Military Spouses Don’t Receive Medals (But Probably Should)
Hero of the Home Front – The Military Spouse
May 10, 2013 by David Khan
Being a spouse of a military member can be a significant challenge. Even the strongest man or woman who takes on this endeavor will find it a test of their dedication and endurance after they say, “I do.” Military Spouses don’t wear a rank on their collar – or sleeve – nor do they receive a salary from Uncle Sam for what they do. They typically don’t have a say in their husband or wife’s career path, but instead provide the silent resilience that empowers their loved one to serve. Their role in the military is no less important, it’s a team effort that enables the men and women in the armed forces to do what they do for this country.
Military wives (and husbands) are some of the strongest people I’ve met in my life. They’re smart, flexible, creative and fiercely loyal. Their decision to be the spouse of a military service member is a vocation that most take very seriously and perform with great pride. These women (and men) have experienced holidays, birthdays and special events alone while their loved ones are deployed. If they have kids, they must take on the roles of both parents without much help from their deployed spouse. They cheerfully answer the phone regardless of the time difference when their spouse calls from overseas just to vent or whine about how crummy their day was. With the inherent ‘nomadic lifestyle’ that the military requires, permanent change-of-station (PCS) moves require that a military spouse must be ready to pick up and move in relatively short notice. With all those challenges, most spouses are still able to juggle at least a part time job if not a full time career to help maintain their family budget. Military members are able to focus on the job at hand while being deployed because of the stability spouses provide at home. Knowing that everything is under control and being able to rely on them is a huge source of relief when deployed. Simply put, a military spouse is the anchor that keeps things from running adrift at home.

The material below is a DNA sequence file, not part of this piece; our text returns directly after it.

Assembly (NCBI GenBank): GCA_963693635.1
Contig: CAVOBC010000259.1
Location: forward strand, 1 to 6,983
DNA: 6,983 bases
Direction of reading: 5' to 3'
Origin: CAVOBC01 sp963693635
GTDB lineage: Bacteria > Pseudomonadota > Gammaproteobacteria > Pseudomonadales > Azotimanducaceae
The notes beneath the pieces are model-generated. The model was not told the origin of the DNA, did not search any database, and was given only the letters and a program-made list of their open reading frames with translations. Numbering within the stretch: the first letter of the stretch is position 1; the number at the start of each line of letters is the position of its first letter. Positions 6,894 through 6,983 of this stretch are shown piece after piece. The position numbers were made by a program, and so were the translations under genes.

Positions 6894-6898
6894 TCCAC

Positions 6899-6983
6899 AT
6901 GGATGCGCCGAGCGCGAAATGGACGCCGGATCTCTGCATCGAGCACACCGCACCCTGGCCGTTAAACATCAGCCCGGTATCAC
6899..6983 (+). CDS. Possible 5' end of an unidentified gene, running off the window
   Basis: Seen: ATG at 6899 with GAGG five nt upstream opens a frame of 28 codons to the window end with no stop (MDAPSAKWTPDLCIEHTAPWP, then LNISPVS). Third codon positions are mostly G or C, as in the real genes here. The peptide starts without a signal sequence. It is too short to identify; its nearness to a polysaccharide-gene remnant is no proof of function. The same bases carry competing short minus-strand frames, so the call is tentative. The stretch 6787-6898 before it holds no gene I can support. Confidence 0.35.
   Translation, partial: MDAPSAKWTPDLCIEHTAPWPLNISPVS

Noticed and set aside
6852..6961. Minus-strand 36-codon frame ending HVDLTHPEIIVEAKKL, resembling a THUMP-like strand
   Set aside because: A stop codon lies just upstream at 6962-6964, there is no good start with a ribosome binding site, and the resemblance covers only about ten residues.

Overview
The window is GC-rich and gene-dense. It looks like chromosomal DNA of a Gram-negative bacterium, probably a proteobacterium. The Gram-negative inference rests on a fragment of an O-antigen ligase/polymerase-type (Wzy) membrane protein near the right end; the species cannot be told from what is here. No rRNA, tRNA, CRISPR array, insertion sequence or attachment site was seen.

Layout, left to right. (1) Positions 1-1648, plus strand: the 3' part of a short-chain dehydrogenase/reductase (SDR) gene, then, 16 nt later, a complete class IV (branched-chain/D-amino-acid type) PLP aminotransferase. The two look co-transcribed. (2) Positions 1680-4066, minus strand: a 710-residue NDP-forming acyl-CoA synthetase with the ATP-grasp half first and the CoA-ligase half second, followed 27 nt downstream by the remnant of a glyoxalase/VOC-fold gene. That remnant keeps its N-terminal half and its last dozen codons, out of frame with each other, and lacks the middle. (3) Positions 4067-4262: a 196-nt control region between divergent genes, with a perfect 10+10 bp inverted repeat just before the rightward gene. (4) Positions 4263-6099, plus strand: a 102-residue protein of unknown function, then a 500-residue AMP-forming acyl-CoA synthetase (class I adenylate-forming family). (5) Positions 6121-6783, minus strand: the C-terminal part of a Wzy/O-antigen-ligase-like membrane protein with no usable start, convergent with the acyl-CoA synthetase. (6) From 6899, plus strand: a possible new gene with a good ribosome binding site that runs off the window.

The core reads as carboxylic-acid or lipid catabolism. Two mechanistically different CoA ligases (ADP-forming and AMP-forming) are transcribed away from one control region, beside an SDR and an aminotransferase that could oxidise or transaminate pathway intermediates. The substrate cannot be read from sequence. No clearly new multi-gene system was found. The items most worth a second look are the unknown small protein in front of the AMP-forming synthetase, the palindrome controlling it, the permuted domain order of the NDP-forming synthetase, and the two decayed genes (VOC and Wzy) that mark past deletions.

Thankfully these silent, unsung ‘heroes at home’ are getting some well-deserved attention. Legislation such as the Military Spouse Job Continuity Act would serve to help those spouses quickly reestablish themselves back into their professions after they move. There are also some really great support programs on most bases along with many military spouse groups. There are also simple ways anyone in the community can give back to those spouses:
- Offering to watch the kids for a couple hours is a thoughtful way to provide them an opportunity to decompress with a much needed break.
- Preparing a meal for them (and the family) can really be a great way to show you care.
- Separation from their military spouse can be even more depressing and difficult during the holidays. Ensure you include them in your plans during special occasions.
- Seize the opportunity to take care of the mundane things for them such as mowing the lawn, shoveling the snow from the driveway or raking the leaves without asking.
- Just being available to listen can mean so much to someone who may feel overwhelmed or isolated. Many get offers at the beginning of a long deployment; be sure to follow up with them until their loved one returns home.
- Offering a simple thank you to them for the sacrifices that they and their spouse make to ensure the freedoms this nation enjoys.
So when we take the time during Military Appreciation Month to celebrate the sacrifices made by our men and women in the armed forces, it’s important to acknowledge the unspoken part of that winning team which are the military spouses. None of them will ever be awarded a medal for what they do, but they probably should be.